Long-term unemployment drops

Workers unemployed 27 weeks or more declined to 5.426 million or 42.6 percent of all unemployed workers

By , Guest blogger

  • close
    This chart shows the number of long-term unemployed workers since 2000. Since peaking in early 2010, numbers have steadily declined.
    View Caption

Be sure to bookmark the "Scary Unemployment Dashboard"... it's live.

Yesterday's employment situation report showed that conditions for the long term unemployed improved slightly in February but remained epically distressed by historic standards.

Workers unemployed 27 weeks or more declined to 5.426 million or 42.6% of all unemployed workers while the median number of weeks unemployed increased to 20.3 weeks and the average stay on unemployment declined to 40.0 weeks, the highest level ever recorded.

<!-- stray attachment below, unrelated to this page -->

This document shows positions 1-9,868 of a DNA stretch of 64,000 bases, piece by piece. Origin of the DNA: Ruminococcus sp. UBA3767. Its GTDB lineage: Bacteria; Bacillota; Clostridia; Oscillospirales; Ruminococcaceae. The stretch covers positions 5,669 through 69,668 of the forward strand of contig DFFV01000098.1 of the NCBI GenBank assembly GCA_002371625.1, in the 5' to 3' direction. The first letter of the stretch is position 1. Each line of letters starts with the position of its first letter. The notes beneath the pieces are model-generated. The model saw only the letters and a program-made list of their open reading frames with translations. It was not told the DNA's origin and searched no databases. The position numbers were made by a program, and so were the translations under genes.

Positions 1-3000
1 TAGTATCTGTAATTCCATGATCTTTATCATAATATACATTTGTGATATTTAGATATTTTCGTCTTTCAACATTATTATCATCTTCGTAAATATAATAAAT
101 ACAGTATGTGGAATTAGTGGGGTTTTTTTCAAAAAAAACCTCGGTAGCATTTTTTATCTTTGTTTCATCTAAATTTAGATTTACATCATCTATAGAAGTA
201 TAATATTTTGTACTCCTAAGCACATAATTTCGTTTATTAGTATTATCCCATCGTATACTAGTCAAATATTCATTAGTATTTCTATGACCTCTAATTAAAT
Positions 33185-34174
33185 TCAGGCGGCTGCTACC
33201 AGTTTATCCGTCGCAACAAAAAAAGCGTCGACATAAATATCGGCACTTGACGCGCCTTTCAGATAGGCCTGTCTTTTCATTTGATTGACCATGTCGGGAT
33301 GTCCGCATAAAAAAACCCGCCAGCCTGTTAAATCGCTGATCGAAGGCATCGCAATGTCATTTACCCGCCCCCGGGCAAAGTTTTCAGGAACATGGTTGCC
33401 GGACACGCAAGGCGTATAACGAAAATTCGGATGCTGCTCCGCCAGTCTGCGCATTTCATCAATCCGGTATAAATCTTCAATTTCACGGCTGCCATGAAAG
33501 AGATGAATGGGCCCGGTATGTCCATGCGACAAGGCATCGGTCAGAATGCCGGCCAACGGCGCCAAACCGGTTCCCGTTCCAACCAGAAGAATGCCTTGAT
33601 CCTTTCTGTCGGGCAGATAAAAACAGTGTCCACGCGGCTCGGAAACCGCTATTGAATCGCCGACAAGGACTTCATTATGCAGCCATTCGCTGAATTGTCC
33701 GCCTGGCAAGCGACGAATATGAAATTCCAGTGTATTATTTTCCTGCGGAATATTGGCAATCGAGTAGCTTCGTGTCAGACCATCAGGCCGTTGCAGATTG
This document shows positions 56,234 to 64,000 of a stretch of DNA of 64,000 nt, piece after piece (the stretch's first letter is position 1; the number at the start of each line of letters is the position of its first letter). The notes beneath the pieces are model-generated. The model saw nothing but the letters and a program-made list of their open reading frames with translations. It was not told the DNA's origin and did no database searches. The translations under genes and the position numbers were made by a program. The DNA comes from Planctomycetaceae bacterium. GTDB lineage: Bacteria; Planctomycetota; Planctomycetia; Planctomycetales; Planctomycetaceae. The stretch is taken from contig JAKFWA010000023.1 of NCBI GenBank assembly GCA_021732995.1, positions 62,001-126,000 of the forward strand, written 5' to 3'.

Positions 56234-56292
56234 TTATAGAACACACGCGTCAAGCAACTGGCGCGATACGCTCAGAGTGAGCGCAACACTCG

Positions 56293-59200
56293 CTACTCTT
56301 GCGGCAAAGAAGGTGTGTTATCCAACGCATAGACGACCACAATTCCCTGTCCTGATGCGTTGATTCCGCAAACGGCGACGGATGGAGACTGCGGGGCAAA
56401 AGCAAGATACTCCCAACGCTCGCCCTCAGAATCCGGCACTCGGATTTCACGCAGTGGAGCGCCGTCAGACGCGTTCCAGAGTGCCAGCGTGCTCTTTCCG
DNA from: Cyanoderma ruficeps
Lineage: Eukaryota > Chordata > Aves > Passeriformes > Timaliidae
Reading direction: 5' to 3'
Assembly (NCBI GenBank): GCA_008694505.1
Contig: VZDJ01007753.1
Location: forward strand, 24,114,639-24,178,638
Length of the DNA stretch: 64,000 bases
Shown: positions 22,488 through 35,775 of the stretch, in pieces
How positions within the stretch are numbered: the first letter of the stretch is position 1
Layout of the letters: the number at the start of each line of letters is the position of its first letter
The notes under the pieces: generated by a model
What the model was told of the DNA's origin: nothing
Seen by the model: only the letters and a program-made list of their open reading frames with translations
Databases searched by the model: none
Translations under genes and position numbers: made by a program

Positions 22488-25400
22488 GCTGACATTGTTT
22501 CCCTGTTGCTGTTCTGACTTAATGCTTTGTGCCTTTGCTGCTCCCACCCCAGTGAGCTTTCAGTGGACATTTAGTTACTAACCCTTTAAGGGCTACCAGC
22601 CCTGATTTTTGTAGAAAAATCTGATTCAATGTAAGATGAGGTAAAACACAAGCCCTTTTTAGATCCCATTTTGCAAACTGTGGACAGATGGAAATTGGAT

Recommended: Unemployment rate: How many Americans are really unemployed?

Looking at the charts below (click for super interactive versions) you can see that today’s sorry situation far exceeds even the conditions seen during the double-dip recessionary period of the early 1980s, long considered by economists to be the worst period of unemployment since the Great Depression.

The Christian Science Monitor has assembled a diverse group of the best economy-related bloggers out there. Our guest bloggers are not employed or directed by the Monitor and the views expressed are the bloggers' own, as is responsibility for the content of their blogs. To contact us about a blogger, click here.To add or view a comment on a guest blog, please go to the blogger's own site by clicking on paper-money.blogspot.com.

Share this story:
 
 
Make a Difference
Inspired? Here are some ways to make a difference on this issue.
Follow Stories Like This
Get the Monitor stories you care about delivered to your inbox.
 

We want to hear, did we miss an angle we should have covered? Should we come back to this topic? Or just give us a rating for this story. We want to hear from you.

Loading...

Loading...

Loading...